Note from 2020: I’m sorry if you got this in your email this morning. I was republishing it on the anniversary of Dad’s death and evidently it emailed out even though I’m certain I turned that off. <insert frustrated sigh here>
I’m a daughter who today lost her Dad. The man who raised her alone in an era without the internet to answer his questions. Her Daddy, as she has always been (and will always be) a Daddy’s Girl. If you’re a Dad to a daughter, I’d like you to do something for me, if you don’t mind.
If your daughter is small, cuddle with her in bed tonight and let her tell you about her day. Be intrigued by her stories and probe for more details like you have heard nothing as amazing as her recounting her day. Or maybe just hold her in your lap while you tell her funny jokes. Tickle her until she giggles so hard she can’t breathe. Let her lay on your chest and listen to your heart while you wrap your arm around her and watch some TV. Do these things and know that someday she’ll pull those memories from the dark recesses of her mind because she probably will never feel as safe and secure as she does in your arms. The memories of that will bring her strength when the days are dark, as she imagines your strong arms protecting her.
If your daughter is a teenager, volunteer to take her shopping for her next big event. Do your best to get into it and let her try several things on to show you. Give her as much positive feedback as you can, even if you have no idea what you’re talking about. In the end she’ll make her own decision regardless of your input, but she’ll appreciate the effort you made. She’ll know how much patience it takes in the attempt to help her buy clothes and she’ll know it’s a gesture of nothing more than love. Someday she’ll remind herself of that when struggling to find common ground with her own teenagers. Remember, you can never tell her too often how pretty she is, and even if her teenage hormones cause her not to believe you. Just trust the sentiment will be one she holds dear for the rest of her life.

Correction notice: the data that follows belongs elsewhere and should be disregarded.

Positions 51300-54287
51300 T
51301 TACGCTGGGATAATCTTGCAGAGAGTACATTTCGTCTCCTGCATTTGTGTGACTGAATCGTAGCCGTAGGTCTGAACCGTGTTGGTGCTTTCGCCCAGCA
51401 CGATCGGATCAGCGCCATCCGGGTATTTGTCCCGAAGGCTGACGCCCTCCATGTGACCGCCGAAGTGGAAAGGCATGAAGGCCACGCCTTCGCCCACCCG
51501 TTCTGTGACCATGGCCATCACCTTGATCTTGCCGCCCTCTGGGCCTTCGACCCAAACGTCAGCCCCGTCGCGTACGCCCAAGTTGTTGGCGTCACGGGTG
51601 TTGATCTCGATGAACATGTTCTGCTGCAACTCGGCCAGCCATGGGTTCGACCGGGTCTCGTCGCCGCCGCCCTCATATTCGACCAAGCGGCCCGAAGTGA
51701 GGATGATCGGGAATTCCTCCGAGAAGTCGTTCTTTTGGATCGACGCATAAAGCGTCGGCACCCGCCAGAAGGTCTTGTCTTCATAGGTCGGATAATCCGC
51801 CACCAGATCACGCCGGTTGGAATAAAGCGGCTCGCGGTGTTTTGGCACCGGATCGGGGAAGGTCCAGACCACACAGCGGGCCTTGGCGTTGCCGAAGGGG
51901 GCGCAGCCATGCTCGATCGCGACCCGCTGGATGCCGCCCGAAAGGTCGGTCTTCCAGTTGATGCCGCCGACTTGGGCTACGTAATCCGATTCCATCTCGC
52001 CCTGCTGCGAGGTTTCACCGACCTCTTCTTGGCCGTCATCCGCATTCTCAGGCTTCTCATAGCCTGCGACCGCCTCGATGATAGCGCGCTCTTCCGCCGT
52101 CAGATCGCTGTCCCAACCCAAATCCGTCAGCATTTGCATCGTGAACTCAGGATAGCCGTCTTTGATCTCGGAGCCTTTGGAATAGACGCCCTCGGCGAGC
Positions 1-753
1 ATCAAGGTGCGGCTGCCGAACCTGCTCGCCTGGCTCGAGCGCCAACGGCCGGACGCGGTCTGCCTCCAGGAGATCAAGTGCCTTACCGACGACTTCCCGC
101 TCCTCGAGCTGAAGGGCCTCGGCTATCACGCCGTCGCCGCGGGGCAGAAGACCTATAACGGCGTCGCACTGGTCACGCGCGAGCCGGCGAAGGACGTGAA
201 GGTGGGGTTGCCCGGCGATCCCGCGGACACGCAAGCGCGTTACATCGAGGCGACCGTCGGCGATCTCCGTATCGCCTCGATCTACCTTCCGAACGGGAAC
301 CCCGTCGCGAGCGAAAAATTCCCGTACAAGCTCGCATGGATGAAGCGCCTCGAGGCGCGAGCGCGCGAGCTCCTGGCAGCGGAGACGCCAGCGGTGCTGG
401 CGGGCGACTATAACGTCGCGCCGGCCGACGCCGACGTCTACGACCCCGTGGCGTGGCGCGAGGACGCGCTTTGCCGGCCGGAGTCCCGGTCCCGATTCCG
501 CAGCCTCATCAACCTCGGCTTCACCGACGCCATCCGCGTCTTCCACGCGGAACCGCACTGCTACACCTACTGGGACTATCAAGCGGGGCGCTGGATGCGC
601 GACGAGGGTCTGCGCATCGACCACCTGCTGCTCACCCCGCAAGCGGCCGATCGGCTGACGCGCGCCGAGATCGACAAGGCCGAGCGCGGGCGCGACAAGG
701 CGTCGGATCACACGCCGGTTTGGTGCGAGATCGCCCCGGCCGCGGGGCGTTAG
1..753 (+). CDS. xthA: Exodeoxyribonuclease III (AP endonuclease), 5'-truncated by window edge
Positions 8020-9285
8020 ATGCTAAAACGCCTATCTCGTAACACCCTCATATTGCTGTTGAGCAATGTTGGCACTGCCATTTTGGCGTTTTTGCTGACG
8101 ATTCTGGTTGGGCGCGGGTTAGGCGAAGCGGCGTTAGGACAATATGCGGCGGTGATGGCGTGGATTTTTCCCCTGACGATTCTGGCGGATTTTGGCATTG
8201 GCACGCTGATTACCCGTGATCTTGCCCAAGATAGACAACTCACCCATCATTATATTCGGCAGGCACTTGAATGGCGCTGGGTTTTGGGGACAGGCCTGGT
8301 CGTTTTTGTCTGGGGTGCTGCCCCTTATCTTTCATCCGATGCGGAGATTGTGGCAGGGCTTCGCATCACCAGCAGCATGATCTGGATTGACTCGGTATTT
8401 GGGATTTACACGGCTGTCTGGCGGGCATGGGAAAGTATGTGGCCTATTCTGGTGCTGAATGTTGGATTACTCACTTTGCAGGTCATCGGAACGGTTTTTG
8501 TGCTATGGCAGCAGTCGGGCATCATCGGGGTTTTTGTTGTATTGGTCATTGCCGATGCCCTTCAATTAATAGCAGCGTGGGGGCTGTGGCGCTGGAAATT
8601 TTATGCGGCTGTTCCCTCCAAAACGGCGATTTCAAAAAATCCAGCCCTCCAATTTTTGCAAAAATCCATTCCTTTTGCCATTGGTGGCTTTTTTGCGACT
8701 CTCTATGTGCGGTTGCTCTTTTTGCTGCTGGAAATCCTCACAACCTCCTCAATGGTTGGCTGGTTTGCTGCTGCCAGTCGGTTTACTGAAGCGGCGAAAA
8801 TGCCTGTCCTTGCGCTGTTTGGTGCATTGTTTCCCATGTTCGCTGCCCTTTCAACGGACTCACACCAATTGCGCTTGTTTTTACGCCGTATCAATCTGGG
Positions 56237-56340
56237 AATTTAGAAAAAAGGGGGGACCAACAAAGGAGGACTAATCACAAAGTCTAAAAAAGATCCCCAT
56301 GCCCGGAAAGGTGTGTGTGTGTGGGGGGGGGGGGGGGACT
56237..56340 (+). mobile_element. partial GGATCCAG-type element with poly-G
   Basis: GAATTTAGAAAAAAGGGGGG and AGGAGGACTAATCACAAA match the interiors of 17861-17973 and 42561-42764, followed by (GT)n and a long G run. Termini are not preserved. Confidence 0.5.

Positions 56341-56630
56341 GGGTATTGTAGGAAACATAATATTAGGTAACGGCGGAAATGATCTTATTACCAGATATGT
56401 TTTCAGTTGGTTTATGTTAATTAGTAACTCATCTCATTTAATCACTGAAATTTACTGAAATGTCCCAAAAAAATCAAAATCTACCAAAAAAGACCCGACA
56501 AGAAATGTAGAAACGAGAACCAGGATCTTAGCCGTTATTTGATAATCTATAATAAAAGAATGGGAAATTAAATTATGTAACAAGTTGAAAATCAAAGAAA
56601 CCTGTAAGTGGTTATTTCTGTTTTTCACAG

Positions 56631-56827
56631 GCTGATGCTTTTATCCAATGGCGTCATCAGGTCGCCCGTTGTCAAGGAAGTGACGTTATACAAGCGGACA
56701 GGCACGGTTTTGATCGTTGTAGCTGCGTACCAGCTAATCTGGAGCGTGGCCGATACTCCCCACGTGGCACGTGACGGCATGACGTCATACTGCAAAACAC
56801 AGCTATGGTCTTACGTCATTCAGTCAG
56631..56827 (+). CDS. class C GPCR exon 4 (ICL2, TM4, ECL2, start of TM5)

If your daughter is an adult, go get coffee with her. Ask her about her job and be sincerely impressed with her accomplishments. Sincerely impressed with her as an adult. If she has kids, be truly amazed by her parenting. You will probably never understand how much she values your approval, but know it is worth more to her than gold.
Do these things for me – a daughter whose Daddy did those things for her. And so, so much more. I could start today writing about the things that made my Dad the best father a girl could ask for, and I would not stop writing for years. And there would still be more to tell, more that I’ve forgotten over the years.
Hug your daughter today, for me. Because my Dad will never be able to hug me again.
I’ll miss you, Dad. Forever.
(Here’s the eulogy I ended up reading at my father’s funeral. It was one of the toughest things I ever did.)